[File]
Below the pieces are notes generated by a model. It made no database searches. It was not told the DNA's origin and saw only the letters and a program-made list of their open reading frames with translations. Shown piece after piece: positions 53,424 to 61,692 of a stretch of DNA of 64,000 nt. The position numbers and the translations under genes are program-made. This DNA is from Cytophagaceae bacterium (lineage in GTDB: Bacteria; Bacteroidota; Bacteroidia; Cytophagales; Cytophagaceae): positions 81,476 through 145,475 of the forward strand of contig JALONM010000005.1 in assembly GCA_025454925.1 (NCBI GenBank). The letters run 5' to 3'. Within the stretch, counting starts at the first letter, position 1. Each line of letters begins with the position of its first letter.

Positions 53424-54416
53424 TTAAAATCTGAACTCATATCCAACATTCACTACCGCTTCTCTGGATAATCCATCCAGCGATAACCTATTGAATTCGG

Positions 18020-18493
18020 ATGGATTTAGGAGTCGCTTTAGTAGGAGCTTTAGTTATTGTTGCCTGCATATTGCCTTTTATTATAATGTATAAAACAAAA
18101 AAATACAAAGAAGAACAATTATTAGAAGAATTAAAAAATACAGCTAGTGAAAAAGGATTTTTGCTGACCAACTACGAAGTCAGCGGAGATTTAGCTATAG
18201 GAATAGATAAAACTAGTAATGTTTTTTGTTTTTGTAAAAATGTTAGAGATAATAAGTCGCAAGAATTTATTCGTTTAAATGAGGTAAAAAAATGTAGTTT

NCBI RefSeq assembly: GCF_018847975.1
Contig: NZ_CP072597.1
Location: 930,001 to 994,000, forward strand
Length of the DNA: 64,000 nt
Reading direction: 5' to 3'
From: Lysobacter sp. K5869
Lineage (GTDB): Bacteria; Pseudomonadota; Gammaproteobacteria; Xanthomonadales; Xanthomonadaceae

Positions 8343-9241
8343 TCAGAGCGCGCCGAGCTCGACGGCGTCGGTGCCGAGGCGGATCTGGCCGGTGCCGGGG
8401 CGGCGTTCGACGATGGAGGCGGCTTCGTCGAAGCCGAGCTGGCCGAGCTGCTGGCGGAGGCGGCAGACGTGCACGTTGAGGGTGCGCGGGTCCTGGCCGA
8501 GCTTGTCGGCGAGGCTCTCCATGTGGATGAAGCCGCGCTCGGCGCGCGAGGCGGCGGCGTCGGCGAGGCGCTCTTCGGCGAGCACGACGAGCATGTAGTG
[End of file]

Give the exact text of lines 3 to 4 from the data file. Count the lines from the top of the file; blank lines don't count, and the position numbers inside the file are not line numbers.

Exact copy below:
53424 TTAAAATCTGAACTCATATCCAACATTCACTACCGCTTCTCTGGATAATCCATCCAGCGATAACCTATTGAATTCGG

Positions 18020-18493